Film Review: Breathless (À Bout de Souffle)

Very few films can lay claim to being called innovative; after all, film-making is fundamentally a craft and a craft is basically an activity that involves making something with one’s hands. There are a number of well-trodden steps to follow in order to attain the end result in much the same way as there is when making a cake. First you do this, then this and then this and so on. In essence, the camera captures the shots and then the screen shows the result but of course, there can be an entire directory of additional technical processes in between, not to mention all that comes before the camera is even taken off the truck.

But each one of these processes is a craft unto itself and the individuals involved are all skilled technicians of their own particular field whether that’s to do with the actor’s wardrobe, the make-up they wear, the design of the sets, the editing, the special effects, the coordination of stunts, the lighting, or the cinematography (the list can go on), but they all have steps to follow; steps that define their job, their reason for being involved.

However, film-making is also an art; a medium for expression and an outlet for creativity. Part of that creativity could be defined as bending the rules, of thinking outside the box, of trying something new. This is innovation.

One film that can definitely be labelled innovative and still sleep soundly at night is Breathless, or if you prefer the French title – À Bout de Souffle. Released in 1960 to both critical and box office success, it quite simply rewrote the rule book, certainly for editing style. Its use of jump-cuts was totally radical for the time and to watch it now, amazes and horrifies in equal measure. Some of the editing is in-your-face noticeable and looks positively amateurish, jarring even – as though the film stock snapped and was poorly spliced back together – and yet it adds a nuance of freshness and intensity to the film that wouldn’t be there if the editing was smooth. Love it or loathe it, it was a stroke of genius. It was also filmed entirely on a hand-held camera (tracking shots were courtesy of a wheelchair or a postal cart with the camera hidden and the lens poking through a hole because no permission was given from French officials) and with virtually no additional lighting – made possible by using a specific type of film stock that needed to be painstakingly modified.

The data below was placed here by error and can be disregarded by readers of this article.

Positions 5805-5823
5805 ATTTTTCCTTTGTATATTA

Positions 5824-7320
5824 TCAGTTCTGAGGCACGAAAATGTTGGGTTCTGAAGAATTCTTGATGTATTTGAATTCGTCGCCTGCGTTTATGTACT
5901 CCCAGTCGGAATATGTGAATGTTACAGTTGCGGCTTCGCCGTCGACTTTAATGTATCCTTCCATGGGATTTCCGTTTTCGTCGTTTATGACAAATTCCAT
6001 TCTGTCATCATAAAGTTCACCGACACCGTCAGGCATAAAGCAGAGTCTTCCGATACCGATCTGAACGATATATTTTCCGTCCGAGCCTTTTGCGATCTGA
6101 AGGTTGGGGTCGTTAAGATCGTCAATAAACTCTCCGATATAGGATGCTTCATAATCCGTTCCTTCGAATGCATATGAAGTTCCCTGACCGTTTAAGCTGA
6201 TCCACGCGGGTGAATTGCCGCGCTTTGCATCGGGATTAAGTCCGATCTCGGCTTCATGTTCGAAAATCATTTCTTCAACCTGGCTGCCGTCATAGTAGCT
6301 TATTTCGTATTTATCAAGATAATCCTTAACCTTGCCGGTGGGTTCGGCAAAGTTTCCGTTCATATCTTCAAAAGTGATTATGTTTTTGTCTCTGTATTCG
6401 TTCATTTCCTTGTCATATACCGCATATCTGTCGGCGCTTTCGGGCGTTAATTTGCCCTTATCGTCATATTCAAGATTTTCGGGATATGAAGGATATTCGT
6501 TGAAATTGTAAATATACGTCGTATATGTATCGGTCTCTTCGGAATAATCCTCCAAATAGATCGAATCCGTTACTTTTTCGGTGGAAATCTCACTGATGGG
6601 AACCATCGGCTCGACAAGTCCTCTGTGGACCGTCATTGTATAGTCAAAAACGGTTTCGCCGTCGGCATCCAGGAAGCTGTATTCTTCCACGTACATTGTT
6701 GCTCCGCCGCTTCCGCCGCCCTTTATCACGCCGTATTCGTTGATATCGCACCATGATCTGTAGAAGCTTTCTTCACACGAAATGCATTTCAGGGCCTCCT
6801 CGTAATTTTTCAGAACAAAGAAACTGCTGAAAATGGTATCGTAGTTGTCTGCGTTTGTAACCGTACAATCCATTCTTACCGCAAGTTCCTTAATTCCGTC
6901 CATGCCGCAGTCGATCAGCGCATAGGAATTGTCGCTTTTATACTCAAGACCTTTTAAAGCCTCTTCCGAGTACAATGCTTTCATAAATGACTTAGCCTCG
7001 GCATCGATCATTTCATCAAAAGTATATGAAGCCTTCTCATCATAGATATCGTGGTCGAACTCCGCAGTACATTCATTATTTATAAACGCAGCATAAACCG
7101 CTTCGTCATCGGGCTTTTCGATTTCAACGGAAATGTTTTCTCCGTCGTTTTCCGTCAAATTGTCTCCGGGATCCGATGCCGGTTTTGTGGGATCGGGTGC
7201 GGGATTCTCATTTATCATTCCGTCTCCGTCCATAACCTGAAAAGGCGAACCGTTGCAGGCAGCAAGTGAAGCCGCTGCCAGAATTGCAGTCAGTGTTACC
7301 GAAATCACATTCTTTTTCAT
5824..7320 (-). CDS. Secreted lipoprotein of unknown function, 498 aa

It was director Jean-Luc Godard’s first feature length film and was one of the earliest examples of the French New Wave of cinema or Nouvelle Vague and it would go on to become one of the most influential films of that era. The young Godard was very critical of mainstream cinema, saying it “emphasised craft over innovation” and many of his films challenged the well-established conventions of traditional Hollywood as well as that of French cinema. Together with his group of contemporaries that included Claude Chabrol and François Truffaut (who both wrote the foundations of Breathless), he set about shaking up the establishment and the way it was perceived that films could be made. He has influenced numerous directors like Martin Scorsese, Quentin Tarantino, John Woo and Bernardo Bertolucci and is often ranked by critics as one of the greatest directors of all time.

The plot of Breathless revolves around a petty criminal named Michel Poiccard (played sublimely by the then soon-to-be-famous Jean-Paul Belmondo), who fancies himself as a sort of Humphrey Bogart tough guy stereotype. He steals a car in Marseille and then shoots the policeman who has pursued him out into the country. Now a penniless fugitive, he flees to Paris and hides out with an American girlfriend Patricia (Jean Seberg), a student and aspiring journalist who sells newspapers along the Champs Élysées to earn her living. He spends his time attempting to seduce her while trying to call in a loan from a local hood so that he can fund their escape to Italy. The police soon make the link between her and her boyfriend and when questioned by them, Patricia learns that Michel is on the run for murder. She eventually betrays him and yada yada yada. Watch it and you’ll find out what happens. Oh and an added bonus – Paris has never looked cooler!